“It’s not easy, I have to say. I am now focused on trying to open my own private vocal school this summer – ‘In the Woods.’ It would be a special program in which students would be inspired by being in the woods and by the sounds. I have a lot of very nice connections, for instance Bang on a Can, and other musicians from all over – from California, New York, Canada… and I play with them.”
“Because my music falls a little bit outside of the genres, it is hard for most of the promoters to say what the music is about. It is oftentimes difficult for promoters to take a risk because they are not used to having such avant-garde things. It’s not jazz, it’s not classical music, it’s not really folk music or country music. I have invitations from time to time, but still not enough so that’s why I have to travel to Europe.”
“Last week I was in Oberlin giving a masters class and music program. It was beautiful and there is potential for another residency there next year. So from time to time there are some invitations. I did a special program at Hudson Opera Song with the children from the music school. That was a really important experience for me, because if you compare American children, their education and how they behave, it’s a little different from Europeans. It’s another experience for me which makes me stronger because it is like I am learning another language. You have to really see how the children behave, what is in their minds and how to you have to talk to them. If you have to be a friend, parent, phycologist… In the U.S. you have a different history, so it means there are little differences but I’m very happy to get this knowledge and I hope to maybe build up a little children’s choir or something.”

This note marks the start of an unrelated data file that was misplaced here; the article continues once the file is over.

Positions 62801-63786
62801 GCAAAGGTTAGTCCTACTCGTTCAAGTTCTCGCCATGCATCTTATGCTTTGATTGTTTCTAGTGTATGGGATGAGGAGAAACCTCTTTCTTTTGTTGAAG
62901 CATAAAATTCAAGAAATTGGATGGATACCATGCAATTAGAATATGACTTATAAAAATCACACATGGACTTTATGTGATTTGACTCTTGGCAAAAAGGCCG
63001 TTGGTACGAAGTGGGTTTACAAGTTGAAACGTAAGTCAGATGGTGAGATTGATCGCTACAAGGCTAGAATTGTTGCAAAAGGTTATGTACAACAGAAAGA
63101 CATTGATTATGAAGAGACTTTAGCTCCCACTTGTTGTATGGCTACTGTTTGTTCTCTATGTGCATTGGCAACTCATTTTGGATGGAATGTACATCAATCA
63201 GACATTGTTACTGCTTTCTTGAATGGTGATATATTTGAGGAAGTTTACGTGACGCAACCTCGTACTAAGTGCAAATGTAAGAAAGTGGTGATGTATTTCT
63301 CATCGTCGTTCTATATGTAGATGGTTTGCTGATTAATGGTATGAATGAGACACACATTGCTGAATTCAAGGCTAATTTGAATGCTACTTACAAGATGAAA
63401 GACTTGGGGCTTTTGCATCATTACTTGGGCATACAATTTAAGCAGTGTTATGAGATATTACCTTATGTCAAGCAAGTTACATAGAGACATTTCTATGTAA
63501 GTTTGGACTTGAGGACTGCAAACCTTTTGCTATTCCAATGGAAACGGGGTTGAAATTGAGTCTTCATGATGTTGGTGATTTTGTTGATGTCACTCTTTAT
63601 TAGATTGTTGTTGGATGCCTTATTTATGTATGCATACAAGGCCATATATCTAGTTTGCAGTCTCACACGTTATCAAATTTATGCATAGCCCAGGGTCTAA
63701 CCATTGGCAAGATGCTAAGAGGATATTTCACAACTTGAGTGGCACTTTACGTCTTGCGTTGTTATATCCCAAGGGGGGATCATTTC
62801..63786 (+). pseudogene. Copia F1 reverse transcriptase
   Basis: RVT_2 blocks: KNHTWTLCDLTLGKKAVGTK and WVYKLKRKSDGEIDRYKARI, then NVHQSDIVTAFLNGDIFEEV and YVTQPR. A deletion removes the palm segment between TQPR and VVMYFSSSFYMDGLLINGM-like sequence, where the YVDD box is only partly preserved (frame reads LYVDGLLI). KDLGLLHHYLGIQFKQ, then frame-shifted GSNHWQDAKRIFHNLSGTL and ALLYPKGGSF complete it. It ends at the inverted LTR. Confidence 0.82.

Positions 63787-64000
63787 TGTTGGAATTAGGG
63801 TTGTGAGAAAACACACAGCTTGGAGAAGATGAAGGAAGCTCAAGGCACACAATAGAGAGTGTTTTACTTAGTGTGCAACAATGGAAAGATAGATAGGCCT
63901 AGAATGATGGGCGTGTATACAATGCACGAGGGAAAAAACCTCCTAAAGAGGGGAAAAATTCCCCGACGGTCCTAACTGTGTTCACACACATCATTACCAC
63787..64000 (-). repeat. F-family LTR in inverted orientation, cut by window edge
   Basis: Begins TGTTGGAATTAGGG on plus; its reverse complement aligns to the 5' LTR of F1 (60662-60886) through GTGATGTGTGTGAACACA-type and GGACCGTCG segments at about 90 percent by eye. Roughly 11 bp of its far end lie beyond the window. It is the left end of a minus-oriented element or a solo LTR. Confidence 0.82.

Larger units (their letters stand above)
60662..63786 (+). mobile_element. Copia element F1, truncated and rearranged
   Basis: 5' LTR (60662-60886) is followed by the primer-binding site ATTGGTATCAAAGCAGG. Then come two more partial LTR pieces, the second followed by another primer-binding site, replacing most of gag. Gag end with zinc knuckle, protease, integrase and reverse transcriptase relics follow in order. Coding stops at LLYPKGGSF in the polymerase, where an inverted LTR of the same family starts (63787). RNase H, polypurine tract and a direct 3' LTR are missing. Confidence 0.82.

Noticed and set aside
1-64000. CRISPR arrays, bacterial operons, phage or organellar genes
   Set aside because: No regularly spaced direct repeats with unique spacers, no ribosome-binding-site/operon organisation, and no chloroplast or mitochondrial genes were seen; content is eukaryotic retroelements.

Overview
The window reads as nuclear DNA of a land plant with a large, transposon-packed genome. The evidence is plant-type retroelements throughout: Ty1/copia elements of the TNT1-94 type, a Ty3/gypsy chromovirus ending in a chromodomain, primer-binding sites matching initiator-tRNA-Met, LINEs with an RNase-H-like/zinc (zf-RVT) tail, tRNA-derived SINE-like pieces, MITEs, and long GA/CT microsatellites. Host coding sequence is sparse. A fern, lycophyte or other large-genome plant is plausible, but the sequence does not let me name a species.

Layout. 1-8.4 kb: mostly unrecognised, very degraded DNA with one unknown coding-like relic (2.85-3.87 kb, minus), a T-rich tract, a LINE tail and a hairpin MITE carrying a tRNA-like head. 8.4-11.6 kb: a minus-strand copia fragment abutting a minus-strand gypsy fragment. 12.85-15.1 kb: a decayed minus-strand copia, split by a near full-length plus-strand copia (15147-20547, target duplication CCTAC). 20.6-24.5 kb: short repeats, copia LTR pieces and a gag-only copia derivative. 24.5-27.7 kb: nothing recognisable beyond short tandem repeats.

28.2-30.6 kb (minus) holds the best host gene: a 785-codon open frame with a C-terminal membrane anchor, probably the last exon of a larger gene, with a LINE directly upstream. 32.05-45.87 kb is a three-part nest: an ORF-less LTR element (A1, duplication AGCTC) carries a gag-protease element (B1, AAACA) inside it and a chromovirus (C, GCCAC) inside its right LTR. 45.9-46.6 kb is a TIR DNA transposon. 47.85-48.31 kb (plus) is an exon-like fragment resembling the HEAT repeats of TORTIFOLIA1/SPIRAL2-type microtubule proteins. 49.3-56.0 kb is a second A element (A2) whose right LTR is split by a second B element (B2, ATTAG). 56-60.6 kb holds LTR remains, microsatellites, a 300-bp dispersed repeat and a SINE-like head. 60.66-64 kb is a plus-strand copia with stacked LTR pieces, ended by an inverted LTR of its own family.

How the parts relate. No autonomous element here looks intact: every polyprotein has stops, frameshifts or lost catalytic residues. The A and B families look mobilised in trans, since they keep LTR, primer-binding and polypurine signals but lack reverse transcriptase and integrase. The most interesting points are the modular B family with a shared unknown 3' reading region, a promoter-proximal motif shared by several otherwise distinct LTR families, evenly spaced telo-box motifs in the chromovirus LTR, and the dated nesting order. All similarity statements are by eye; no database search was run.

What would you say are some of the main differences between the children in the United States and the children in Europe?
“For example, I was in L.A., in a few schools with Mexican kids. They were so happy to play and make those sounds and it reminds me a little bit of my work with little Gypsy kids. They are also very spontaneous and have very big temperaments. But in those schools, those Mexicans don’t have much of a music program and the parents don’t have money to pay for music lessons, which is really sad. I just realized that part of my program in my school will be that I will sometimes travel and give them lessons for free, because I saw their faces. They were so amazed and they need it.”
Do you do a lot of work with underprivileged youth and with communities…?
“This is what I really like to do. I’ve had experiences and I really want to explore more.”
Do you work a lot with young Roma in the Czech Republic?
“Yes. We have some connections because my father has Roma, Hungarian, Jewish and Slovakian blood, and I think this is a beautiful mixture. My mom is pure Moravian. I mix all those ethnicities together. My sister is very focused on the Gypsy. She, Ida Kelarová, is doing very hard work – she is very good and strong. This is part of my work, but I am always looking to go outside of these borders and explore in different directions.”
Where do you prefer working, in the United States or in Europe?
“I would like to do everything, if I have time, all over. Because you always deal with different nationalities, different temperaments, different languages… every country has its own issues that are very positive and also very negative. I think it’s just about if I still have energy and if I will have invitations to work with children and adults to bring a joyful time with music. I would always like to say yes and to just go.”